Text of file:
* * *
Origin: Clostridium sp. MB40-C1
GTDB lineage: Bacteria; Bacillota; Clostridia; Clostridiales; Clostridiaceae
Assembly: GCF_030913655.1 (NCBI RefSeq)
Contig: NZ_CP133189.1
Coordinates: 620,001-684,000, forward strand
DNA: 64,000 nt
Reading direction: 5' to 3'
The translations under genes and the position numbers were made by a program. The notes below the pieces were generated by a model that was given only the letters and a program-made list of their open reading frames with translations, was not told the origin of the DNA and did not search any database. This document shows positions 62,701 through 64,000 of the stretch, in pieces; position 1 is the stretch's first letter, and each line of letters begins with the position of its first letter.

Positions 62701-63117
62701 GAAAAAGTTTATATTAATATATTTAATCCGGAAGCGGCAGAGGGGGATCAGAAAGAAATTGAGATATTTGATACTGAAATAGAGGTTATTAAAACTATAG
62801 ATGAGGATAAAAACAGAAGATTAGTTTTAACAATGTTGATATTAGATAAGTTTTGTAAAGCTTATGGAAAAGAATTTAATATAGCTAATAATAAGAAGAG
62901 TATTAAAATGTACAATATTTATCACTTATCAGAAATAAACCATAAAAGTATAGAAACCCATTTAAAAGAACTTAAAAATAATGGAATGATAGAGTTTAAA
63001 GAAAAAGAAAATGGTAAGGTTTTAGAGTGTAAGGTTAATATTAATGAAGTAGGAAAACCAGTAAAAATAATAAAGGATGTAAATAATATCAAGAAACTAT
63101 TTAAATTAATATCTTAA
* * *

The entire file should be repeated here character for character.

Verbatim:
Origin: Clostridium sp. MB40-C1
GTDB lineage: Bacteria; Bacillota; Clostridia; Clostridiales; Clostridiaceae
Assembly: GCF_030913655.1 (NCBI RefSeq)
Contig: NZ_CP133189.1
Coordinates: 620,001-684,000, forward strand
DNA: 64,000 nt
Reading direction: 5' to 3'
The translations under genes and the position numbers were made by a program. The notes below the pieces were generated by a model that was given only the letters and a program-made list of their open reading frames with translations, was not told the origin of the DNA and did not search any database. This document shows positions 62,701 through 64,000 of the stretch, in pieces; position 1 is the stretch's first letter, and each line of letters begins with the position of its first letter.

Positions 62701-63117
62701 GAAAAAGTTTATATTAATATATTTAATCCGGAAGCGGCAGAGGGGGATCAGAAAGAAATTGAGATATTTGATACTGAAATAGAGGTTATTAAAACTATAG
62801 ATGAGGATAAAAACAGAAGATTAGTTTTAACAATGTTGATATTAGATAAGTTTTGTAAAGCTTATGGAAAAGAATTTAATATAGCTAATAATAAGAAGAG
62901 TATTAAAATGTACAATATTTATCACTTATCAGAAATAAACCATAAAAGTATAGAAACCCATTTAAAAGAACTTAAAAATAATGGAATGATAGAGTTTAAA
63001 GAAAAAGAAAATGGTAAGGTTTTAGAGTGTAAGGTTAATATTAATGAAGTAGGAAAACCAGTAAAAATAATAAAGGATGTAAATAATATCAAGAAACTAT
63101 TTAAATTAATATCTTAA